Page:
In the wake of Warner Bros. Discovery’s merger, HBO Max has removed a host of titles, prompting a single question — why?
Earlier this week, HBO Max thinned its library with the removal of 20 originals and an additional 16 movies. Some of the impacted titles were the one-season cult queer series “Genera+ion,” and animated shows like “Infinity Train” and “Summer Camp Island.” The streamer also announced that select “Sesame Street” specials would be cut, which turned out to be around 200 episodes of the iconic children’s show.
So why are so many titles dropping from the streaming service?
Well, the answer is both simple and complex. For starters, the parent company, under the leadership of CEO David Zaslav, is moving toward combining the two separate streaming services that now live under the same Warner Bros. Discovery umbrella — discovery+ and HBO Max — by 2023. Zaslav shared that news on the company’s recent Q2 investors call.
As they work to combine the services, we’ve already learned that HBO Max is importing some of the Magnolia Network programming (curated by Chip and Joanna Gaines), with titles like “Fixer Upper: Welcome Home,” “Magnolia Table With Joanna Gaines,” “The Lost Kitchen,” “Growing Floret,” “Family Dinner With Andrew Zimmern,” “Restoration Road With Clint Harp,” “Maine Cabin Masters” and all five seasons of “Fixer Upper” available from Sept. 30. Meanwhile, a CNN tab launched on discovery+ on Friday.
Strategy at HBO Max is also changing with kids and family programming, and unscripted shows are no longer a priority at the HBO Max portion of the merged company. In fact, there were around 70 people laid off across those divisions earlier this week. That explains why many children’s titles are either being scaled back, like “Sesame Street,” or removed altogether, like the U.K. animated secondary school series “Dodo” or “Esme & Roy.”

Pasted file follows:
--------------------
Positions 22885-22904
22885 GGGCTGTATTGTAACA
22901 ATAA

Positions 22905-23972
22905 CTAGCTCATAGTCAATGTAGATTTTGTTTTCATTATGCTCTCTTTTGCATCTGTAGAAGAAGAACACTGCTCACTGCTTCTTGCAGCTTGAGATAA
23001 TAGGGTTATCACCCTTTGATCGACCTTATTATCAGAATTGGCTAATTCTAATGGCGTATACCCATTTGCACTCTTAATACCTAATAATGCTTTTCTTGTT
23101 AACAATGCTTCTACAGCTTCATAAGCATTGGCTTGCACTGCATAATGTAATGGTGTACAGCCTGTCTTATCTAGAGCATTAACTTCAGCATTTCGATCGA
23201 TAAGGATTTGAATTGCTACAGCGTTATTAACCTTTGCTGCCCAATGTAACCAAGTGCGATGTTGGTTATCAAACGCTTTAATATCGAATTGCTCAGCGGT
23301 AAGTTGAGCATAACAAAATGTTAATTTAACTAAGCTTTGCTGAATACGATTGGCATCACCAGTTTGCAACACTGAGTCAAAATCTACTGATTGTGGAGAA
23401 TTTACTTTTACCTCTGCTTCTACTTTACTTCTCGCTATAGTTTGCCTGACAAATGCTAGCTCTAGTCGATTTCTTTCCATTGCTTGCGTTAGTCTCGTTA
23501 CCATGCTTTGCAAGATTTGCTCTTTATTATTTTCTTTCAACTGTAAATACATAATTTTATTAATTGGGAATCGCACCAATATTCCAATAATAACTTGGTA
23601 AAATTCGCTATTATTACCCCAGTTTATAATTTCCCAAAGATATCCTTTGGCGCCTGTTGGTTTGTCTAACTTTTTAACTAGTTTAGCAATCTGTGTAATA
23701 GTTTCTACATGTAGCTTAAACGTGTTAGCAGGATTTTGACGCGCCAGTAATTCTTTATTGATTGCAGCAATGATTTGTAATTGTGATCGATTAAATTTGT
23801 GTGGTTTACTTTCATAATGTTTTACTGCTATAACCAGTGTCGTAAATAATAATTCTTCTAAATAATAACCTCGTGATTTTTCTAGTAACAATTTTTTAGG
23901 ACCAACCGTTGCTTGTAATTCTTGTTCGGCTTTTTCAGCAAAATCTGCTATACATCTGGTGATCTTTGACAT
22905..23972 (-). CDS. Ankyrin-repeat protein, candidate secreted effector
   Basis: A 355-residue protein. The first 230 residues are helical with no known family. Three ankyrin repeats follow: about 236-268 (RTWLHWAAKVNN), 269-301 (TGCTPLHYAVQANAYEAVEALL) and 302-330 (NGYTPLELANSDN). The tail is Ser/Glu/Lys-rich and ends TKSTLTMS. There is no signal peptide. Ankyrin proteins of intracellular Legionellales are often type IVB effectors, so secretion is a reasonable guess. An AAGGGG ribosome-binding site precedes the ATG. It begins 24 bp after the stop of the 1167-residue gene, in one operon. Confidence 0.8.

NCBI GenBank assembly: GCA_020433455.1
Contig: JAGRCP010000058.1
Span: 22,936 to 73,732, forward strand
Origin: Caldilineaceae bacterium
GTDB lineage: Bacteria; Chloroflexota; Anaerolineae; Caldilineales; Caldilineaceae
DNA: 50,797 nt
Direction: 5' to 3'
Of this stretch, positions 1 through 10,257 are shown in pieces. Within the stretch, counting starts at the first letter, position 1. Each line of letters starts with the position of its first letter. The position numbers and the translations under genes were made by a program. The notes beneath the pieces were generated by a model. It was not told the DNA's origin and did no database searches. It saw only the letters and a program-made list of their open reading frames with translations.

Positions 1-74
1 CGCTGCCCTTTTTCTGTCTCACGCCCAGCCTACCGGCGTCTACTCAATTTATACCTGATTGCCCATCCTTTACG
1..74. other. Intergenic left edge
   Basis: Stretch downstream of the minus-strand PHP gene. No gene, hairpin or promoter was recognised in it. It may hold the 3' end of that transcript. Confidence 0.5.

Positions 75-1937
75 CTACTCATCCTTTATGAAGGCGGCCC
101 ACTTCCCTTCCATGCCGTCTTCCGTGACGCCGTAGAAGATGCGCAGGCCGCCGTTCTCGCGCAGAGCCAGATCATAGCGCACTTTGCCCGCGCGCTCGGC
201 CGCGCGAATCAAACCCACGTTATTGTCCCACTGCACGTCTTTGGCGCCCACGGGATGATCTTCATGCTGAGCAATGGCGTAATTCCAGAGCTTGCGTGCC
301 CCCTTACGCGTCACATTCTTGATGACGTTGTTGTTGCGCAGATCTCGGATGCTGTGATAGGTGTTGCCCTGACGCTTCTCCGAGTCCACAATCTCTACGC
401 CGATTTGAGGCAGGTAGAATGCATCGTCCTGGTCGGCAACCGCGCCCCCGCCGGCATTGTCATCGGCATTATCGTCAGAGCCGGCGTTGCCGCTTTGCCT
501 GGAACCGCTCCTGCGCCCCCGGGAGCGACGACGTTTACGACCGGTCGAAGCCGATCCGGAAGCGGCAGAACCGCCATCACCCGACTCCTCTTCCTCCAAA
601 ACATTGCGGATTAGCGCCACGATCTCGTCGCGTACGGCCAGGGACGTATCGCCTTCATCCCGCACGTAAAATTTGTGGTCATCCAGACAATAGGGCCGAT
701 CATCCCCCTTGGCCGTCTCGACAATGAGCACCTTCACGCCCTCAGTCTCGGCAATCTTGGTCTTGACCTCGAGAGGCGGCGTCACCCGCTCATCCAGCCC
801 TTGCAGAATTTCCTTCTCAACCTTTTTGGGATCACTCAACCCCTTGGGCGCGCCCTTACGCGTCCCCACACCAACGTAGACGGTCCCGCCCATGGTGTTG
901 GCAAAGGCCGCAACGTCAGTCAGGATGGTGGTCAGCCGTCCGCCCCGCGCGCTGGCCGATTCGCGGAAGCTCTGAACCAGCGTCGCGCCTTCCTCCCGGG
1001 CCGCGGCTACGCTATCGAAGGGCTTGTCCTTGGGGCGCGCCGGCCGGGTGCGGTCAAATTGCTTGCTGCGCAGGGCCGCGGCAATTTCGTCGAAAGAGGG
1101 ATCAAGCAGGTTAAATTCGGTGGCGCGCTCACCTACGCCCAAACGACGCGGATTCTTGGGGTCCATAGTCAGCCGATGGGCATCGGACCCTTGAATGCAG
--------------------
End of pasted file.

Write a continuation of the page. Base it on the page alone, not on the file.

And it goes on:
A couple of weeks ago, the $90 million DC film “Batgirl,” was shelved, as was the animated “Scoob! Holiday Haunt.” That reportedly was due to cost-saving measures that will come from tax credits. Zaslav has been implementing cost-cutting efforts as the company seeks out about $3 billion in synergies and looks to pay down debt that has ballooned to more than $50 billion, as TheWrap previously reported.
And a similar strategy seems to be in place at HBO Max. Not via tax credits, but there are financial implications to the company’s decision to pull original shows and films. Even if HBO Max owns a show, there could be monies owed in areas like residuals the longer a program stays on the streaming platform.
If a homegrown show isn’t attracting strong viewer numbers, it makes sense from a financial perspective. We know that HBO Max does plan to keep the unscripted programs that perform well, so if something is being cut, the logical conclusion is people aren’t watching.
Cutting programming from a streamer isn’t anything new. Netflix made headlines earlier this year following major revenue and subscriber losses. Its animation department was particularly hard-hit in the kids and family space.
The streamer scrapped its long-delayed adaptation of Jeff Smith’s beloved comic book series “Bone,” which was being turned into a kids series. Additionally, in May, Netflix pulled the plug on animated projects like “Wings of Fire” from executive producer Ava DuVernay, the preschool series “Antiracist Baby” and “With Kind Regards From Kindergarten,” though the streamer said these were not cost-related cuts. Among the impacted projects that month were Prince Harry and Meghan Markle’s “Pearl,” as well as “Dino Daycare” and “Boons and Curses” — all kids’ animated programs.